Carrier fleet

Mitsubishi A6M Zero takes off from the carrier Akagi during the attack on Pearl Harbor , December 7, 1941

The pilot elite were grouped into carrier-based aerial combat groups ( kōkūtai , later called kōkū sentai ), the size of which (from a handful to 80 or 90 aircraft) depended on the particular mission and the type of aircraft carrier on which they were stationed. Large aircraft carriers housed three types of aircraft: fighters, bombers / torpedo bombers, and dive bombers. Usually, only fighter and dive-bomber aircraft were stationed on smaller carriers. The carrier-based kōkūtai numbered over 1,500 pilots and almost as many aircraft at the beginning of the Pacific War . The main unit of the carrier-supported combat groups was the Kidō Butai .

Eleventh Air Fleet / Land-Based Air Fleet

The Navy also maintained a land-based system of air fleets called Kōkū Kantai and air fleets, which were assigned fixed airspaces, the so-called hōmen kantai , which consisted mainly of twin-engine bombers and seaplanes . The command over it lay with the eleventh air fleet under Vice Admiral Nihizo Tsukuhuru.


Each air fleet consisted of one or more air flotillas, which were commanded by rear admirals and in turn consisted of two or more groups of airmen. Each flying group consisted of a base unit and 12 to 36 aircraft and four to twelve reserve aircraft. Each group of fliers consisted of several hikōtai ( 飛行 隊 ), squadrons with 9, 12 or 16 aircraft, which corresponded to the Chūtai ( 中隊 ) of the Imperial Japanese Army Air Force. The hikōtai were commanded by a lieutenant , warrant officer, or an experienced chief petty officer . Usually each hikōtai was divided into four swarms  - shōtai ( 小隊 ) - each with three or four planes. From mid-1944, a shōtai usually consisted of four aircraft. At the beginning of the Pacific War there were 90 groups of airmen, each of which was assigned either a name or a number. The groups with a name were usually associated with a specific naval command or base. Numbers were commonly assigned to units outside of Japan.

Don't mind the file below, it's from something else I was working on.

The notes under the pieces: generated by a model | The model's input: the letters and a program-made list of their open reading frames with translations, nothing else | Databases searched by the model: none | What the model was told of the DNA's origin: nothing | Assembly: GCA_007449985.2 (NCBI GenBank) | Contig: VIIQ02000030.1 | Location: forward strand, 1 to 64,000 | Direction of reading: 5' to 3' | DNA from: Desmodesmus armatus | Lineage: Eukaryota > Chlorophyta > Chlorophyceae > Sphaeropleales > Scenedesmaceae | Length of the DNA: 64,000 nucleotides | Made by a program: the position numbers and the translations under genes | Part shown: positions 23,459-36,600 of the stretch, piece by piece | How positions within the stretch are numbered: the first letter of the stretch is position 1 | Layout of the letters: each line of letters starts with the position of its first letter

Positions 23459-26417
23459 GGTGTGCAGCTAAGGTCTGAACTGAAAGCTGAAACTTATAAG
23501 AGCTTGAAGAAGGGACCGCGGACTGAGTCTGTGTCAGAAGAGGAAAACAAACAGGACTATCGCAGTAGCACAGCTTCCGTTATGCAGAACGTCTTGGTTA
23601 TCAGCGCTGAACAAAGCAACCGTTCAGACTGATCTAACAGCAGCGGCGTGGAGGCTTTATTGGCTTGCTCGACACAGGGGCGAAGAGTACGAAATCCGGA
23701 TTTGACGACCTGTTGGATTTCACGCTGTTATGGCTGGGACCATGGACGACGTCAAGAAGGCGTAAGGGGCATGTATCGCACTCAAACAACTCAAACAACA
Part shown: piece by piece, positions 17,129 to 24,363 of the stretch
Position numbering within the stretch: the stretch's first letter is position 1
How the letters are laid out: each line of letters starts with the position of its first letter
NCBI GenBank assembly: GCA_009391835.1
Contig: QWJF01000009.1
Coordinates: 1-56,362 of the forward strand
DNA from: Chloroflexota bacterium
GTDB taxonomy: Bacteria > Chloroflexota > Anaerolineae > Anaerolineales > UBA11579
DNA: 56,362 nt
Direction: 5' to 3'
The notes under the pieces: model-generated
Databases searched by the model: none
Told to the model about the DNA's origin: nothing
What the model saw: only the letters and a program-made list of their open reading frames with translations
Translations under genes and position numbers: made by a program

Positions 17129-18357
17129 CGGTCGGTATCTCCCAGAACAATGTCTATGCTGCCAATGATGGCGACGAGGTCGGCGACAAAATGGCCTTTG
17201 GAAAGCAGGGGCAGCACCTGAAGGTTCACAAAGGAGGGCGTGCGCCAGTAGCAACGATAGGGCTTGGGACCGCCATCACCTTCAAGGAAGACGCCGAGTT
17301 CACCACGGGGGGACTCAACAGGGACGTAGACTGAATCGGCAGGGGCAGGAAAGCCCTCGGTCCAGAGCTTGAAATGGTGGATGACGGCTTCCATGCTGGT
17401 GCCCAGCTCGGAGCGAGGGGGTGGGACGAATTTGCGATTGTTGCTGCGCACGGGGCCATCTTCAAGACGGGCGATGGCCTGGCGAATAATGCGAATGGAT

Number ranges of the groups of pilots

  • Fliegergruppen 200 to 399: Fighter pilot groups
  • Fliegergruppen 400 to 499: Seaplanes
  • Fliegergruppen 600 to 699: mixed types of aircraft

Designation of the aircraft types in the Navy

Main article: Type designations of the Imperial Japanese naval aviators

The system used to designate the aircraft types used by the Japanese Navy was similar to that used by the US Navy from 1922 to 1962 . Each new type was given a short name made up of a combination of Latin letters and numbers.

  • The beginning was a letter (sometimes two) to identify the basic type or the purpose of the aircraft.
  • Then came a number that identified the aircraft type (main variant) of the respective manufacturer
  • Then came another letter with which the manufacturer was coded.